We've been in this industry a long time. It takes a lot to shock us.
Yet, in our work with metals producers, we are getting concerned. Too many metals production processes are reliant on systems that have been obsolete for 10, 20 or even 30 years.
We've found that this is largely due to economic conditions. When conditions are good, there aren't enough resources to manage and implement new technology. But when conditions are bad, there isn't enough funding to procure new technology.
But, the market won't be getting less volatile anytime soon, and reliance on legacy systems is risky.
The workers who support these systems are retiring. Metals buyers are demanding greater traceability. And, product from developing countries continues to be sold below marginal cost. We see some of our customers stuck, banging their heads. But we see others starting to break the cycle.
Modernizing metals production with manufacturing execution systems (MES) can help companies better understand their operations and get more out of their workforce, equipment and materials.
We've seen more and more customers eager to leverage MES, to link business systems like enterprise resource planning (ERP) with real-time, operational, plant-control systems. In doing so, these producers create an information-driven manufacturing process that can help trigger actions or execute operations, activities, rules and more.
The truth is most producers can't compete on cost, but instead need to implement systems that allow them to sell higher-quality, validated product. MES can track bill-of-material information, quality data, line performance and productivity for each order.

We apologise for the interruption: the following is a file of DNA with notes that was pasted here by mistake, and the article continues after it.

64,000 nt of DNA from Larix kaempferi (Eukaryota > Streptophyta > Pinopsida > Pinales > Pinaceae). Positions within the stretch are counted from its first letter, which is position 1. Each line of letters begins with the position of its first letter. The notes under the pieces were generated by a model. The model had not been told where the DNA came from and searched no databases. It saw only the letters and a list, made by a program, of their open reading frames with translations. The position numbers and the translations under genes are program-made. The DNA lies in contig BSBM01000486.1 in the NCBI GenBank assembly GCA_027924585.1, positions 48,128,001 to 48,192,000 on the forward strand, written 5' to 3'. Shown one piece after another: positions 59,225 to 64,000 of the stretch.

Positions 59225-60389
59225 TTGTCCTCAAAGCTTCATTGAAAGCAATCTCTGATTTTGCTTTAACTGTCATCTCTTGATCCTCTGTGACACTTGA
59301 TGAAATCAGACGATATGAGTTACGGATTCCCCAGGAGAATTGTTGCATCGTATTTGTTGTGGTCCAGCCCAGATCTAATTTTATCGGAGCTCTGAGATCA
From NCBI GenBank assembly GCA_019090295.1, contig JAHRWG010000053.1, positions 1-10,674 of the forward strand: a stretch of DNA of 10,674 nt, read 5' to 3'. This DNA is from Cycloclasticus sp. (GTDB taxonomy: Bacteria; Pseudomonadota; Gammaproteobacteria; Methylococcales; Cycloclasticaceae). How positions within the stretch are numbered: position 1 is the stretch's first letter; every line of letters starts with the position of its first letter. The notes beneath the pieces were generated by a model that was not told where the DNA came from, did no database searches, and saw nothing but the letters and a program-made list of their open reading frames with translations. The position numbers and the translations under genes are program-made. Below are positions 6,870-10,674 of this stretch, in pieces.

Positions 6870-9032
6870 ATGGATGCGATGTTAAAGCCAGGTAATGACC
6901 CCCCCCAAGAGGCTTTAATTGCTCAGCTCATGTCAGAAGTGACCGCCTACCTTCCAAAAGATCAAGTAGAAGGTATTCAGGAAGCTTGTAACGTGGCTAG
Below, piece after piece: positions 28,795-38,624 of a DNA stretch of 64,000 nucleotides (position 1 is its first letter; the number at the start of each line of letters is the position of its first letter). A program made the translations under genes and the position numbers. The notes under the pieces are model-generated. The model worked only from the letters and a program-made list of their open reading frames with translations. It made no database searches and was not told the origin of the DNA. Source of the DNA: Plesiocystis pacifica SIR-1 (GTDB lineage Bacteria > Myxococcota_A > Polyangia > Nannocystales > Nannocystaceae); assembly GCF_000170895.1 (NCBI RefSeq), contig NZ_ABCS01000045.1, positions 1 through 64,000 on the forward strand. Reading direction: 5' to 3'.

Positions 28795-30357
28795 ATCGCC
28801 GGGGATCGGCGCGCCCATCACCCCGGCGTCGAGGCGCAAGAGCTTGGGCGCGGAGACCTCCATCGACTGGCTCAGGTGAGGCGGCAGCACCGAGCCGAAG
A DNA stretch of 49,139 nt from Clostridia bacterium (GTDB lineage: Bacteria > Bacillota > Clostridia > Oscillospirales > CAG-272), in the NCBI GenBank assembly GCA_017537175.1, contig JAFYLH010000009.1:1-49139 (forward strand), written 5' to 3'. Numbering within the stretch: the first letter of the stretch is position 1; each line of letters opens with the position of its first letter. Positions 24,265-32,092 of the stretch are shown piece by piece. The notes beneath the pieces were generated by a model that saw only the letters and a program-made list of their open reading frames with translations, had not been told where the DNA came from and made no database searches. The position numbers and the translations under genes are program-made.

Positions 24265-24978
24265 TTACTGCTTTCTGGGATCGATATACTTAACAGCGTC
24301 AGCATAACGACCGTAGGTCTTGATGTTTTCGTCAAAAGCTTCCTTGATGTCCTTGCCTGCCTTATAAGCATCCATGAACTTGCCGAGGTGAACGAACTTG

Access to this information opens an avenue to better KPIs. In the steel industry, we have customers where energy costs account for 30 percent of the overall operating costs. After we deploy MES and integrate with time-based historian data to provide context, these same companies can monitor machine energy consumption and identify opportunities for reduction. Those dollars go straight to the bottom line and allow metals companies to stay competitive in this difficult market.
Additionally, with MES, metals producers can retain the “tribal knowledge” of long-time workers before they retire – and we are not talking about black books filled with recipes and isolated, individual, operator knowledge. MES-provided instructions and procedures can be customized to each workstation and country of operation, and they can be enforced to reduce the likelihood of errors among newer, less-experienced employees.
Those of us in the trenches know that a large proportion of the metals companies will not progress with their current production systems. It's time for producers to define how they can become a world-class operation.
We've seen how modern MES can help companies achieve this and transition to more advanced materials production, incorporate new equipment and more complex processes, and address emerging workforce needs. We are actively engaged with metals companies that are pushing the bar. They are investing in MES and manufacturing intelligence – even while transitioning legacy controls and ERP systems – to gain a competitive advantage and enhance their operations.
Co-authored by Greg Cantlon, PE, Brock Solutions, a Rockwell Automation Recognized System Integrator.
Published March 9, 2016